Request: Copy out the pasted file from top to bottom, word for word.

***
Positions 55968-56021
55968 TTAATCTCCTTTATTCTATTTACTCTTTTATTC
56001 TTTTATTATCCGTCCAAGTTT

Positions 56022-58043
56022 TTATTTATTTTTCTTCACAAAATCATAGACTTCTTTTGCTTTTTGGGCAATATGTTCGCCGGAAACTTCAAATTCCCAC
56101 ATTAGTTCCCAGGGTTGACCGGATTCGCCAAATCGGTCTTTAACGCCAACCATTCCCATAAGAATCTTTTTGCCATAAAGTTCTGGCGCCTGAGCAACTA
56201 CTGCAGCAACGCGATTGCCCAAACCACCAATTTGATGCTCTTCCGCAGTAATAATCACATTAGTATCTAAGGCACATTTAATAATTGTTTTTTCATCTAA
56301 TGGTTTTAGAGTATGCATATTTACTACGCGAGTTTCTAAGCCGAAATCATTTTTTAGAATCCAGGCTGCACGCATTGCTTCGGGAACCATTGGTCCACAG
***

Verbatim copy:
Positions 55968-56021
55968 TTAATCTCCTTTATTCTATTTACTCTTTTATTC
56001 TTTTATTATCCGTCCAAGTTT

Positions 56022-58043
56022 TTATTTATTTTTCTTCACAAAATCATAGACTTCTTTTGCTTTTTGGGCAATATGTTCGCCGGAAACTTCAAATTCCCAC
56101 ATTAGTTCCCAGGGTTGACCGGATTCGCCAAATCGGTCTTTAACGCCAACCATTCCCATAAGAATCTTTTTGCCATAAAGTTCTGGCGCCTGAGCAACTA
56201 CTGCAGCAACGCGATTGCCCAAACCACCAATTTGATGCTCTTCCGCAGTAATAATCACATTAGTATCTAAGGCACATTTAATAATTGTTTTTTCATCTAA
56301 TGGTTTTAGAGTATGCATATTTACTACGCGAGTTTCTAAGCCGAAATCATTTTTTAGAATCCAGGCTGCACGCATTGCTTCGGGAACCATTGGTCCACAG